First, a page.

Guns, Knives, and Buckets of Blood

Adah Cussow

in Seems Like Murder Here

Published by University of Chicago Press

Published in print December 2002 | ISBN: 9780226310978
Published online February 2013 | e-ISBN: 9780226311005 | DOI:
Guns, Knives, and Buckets of Blood

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This chapter argues that blues weapons were instruments of self-making rather than random mayhem. It also examines the predicament of blues culture as Zora Neale Hurston came to know it: that the culture's astonishing expressive vitality was inseparable from the bodily pain that blues people regularly inflicted, or threatened to inflict, on each other. Intimate violence was a way of saving face in a panracial southern culture of honor and vengeance where self-respect could be preserved through swift, brutal, hands-on reprisal. “I'll Be Your .44” worked a metaphorical terrain employed by both gangsta rap and its Jamaican equivalent. Weapons served as a phallic totem and may be utilized as a stylus, often as a way of making visible one's own emotional wounds. As Hurston had discovered in the Polk County jooks, women claimed by the blues could be every bit as jealous, possessive, and murderous as their male peers.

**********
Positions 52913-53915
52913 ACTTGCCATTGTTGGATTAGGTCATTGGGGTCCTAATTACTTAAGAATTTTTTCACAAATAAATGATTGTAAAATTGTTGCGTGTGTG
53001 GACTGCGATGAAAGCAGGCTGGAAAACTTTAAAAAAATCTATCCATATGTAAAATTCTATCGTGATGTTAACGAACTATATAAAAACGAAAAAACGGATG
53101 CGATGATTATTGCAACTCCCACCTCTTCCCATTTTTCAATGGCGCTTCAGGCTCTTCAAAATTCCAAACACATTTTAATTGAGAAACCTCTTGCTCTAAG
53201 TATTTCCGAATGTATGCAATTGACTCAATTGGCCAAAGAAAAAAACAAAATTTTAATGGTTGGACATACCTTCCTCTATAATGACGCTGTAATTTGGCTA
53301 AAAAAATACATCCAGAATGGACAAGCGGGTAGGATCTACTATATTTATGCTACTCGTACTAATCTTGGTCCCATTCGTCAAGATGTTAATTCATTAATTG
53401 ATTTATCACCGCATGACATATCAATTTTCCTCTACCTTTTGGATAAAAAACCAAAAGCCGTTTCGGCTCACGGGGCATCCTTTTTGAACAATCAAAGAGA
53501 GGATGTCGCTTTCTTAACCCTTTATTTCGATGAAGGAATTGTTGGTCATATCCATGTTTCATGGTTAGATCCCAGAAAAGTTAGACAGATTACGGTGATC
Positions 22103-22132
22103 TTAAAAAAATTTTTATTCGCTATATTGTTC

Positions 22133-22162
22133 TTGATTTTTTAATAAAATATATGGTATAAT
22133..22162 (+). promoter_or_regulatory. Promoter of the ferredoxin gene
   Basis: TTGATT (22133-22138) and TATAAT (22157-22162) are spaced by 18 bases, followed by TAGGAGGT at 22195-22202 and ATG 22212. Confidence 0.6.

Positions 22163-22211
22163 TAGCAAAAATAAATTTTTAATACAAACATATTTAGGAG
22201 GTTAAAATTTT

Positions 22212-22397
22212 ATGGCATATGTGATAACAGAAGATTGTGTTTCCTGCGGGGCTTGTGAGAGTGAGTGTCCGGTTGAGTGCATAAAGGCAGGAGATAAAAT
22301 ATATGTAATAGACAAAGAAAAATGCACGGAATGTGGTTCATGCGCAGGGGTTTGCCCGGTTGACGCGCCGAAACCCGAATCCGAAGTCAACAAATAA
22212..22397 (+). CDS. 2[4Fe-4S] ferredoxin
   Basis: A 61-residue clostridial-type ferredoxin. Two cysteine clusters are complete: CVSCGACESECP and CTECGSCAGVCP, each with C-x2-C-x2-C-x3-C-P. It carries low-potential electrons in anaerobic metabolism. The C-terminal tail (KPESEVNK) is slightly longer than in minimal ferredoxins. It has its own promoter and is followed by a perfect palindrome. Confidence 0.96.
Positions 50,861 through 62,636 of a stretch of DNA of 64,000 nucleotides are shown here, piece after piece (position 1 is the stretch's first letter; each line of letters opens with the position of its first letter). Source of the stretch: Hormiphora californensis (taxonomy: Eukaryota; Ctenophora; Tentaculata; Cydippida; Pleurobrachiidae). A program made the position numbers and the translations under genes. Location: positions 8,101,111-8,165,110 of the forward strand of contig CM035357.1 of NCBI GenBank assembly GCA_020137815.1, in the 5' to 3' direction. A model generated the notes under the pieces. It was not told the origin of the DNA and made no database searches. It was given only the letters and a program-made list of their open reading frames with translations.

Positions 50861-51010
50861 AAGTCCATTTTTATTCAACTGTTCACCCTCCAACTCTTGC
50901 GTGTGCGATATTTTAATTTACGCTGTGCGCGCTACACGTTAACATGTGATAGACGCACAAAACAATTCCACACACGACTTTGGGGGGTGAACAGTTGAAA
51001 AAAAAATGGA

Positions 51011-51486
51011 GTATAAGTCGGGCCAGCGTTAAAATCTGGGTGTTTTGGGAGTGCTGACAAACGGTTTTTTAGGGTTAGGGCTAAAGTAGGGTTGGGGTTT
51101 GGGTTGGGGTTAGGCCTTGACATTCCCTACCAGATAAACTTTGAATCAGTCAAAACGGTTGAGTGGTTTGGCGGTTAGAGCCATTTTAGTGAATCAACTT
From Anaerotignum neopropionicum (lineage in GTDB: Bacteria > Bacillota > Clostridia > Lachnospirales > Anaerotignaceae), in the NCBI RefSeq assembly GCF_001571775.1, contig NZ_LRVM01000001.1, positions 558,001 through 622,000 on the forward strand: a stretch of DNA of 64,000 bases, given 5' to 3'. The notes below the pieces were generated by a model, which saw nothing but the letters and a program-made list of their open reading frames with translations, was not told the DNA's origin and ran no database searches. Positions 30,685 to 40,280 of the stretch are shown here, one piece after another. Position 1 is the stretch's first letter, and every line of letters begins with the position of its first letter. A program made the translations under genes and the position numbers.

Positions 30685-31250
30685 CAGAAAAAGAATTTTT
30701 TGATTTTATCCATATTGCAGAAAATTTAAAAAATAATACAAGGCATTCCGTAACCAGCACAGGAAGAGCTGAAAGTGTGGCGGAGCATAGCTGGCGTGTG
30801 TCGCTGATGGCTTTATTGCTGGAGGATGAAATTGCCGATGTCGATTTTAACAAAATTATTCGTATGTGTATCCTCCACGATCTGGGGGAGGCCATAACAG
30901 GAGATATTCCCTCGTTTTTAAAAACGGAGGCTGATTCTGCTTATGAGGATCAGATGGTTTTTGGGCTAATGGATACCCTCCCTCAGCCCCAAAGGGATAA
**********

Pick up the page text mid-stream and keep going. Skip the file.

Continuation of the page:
Keywords: blues weapons; Zora Neale Hurston; blues culture; intimate violence; I'll Be Your .44; Polk County jooks; reprisal; honor; vengeance

Chapter.  17214 words. 

Subjects: Literary Studies (20th Century onwards)

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